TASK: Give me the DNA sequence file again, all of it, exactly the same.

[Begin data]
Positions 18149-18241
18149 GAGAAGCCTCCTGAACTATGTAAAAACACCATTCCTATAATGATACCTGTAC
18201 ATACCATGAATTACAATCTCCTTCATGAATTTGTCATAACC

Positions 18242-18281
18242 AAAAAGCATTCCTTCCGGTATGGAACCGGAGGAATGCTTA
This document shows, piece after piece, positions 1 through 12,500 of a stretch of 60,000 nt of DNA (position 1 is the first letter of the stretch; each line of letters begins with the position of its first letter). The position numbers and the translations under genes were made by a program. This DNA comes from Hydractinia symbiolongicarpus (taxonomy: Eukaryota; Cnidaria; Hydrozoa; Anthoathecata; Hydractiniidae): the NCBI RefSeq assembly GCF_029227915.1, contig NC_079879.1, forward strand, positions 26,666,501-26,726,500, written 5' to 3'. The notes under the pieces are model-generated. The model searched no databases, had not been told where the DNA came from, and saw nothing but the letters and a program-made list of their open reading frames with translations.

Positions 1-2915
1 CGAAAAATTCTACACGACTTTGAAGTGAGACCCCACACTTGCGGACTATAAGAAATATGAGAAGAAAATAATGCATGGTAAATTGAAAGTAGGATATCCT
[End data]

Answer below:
Positions 18149-18241
18149 GAGAAGCCTCCTGAACTATGTAAAAACACCATTCCTATAATGATACCTGTAC
18201 ATACCATGAATTACAATCTCCTTCATGAATTTGTCATAACC

Positions 18242-18281
18242 AAAAAGCATTCCTTCCGGTATGGAACCGGAGGAATGCTTA
This document shows, piece after piece, positions 1 through 12,500 of a stretch of 60,000 nt of DNA (position 1 is the first letter of the stretch; each line of letters begins with the position of its first letter). The position numbers and the translations under genes were made by a program. This DNA comes from Hydractinia symbiolongicarpus (taxonomy: Eukaryota; Cnidaria; Hydrozoa; Anthoathecata; Hydractiniidae): the NCBI RefSeq assembly GCF_029227915.1, contig NC_079879.1, forward strand, positions 26,666,501-26,726,500, written 5' to 3'. The notes under the pieces are model-generated. The model searched no databases, had not been told where the DNA came from, and saw nothing but the letters and a program-made list of their open reading frames with translations.

Positions 1-2915
1 CGAAAAATTCTACACGACTTTGAAGTGAGACCCCACACTTGCGGACTATAAGAAATATGAGAAGAAAATAATGCATGGTAAATTGAAAGTAGGATATCCT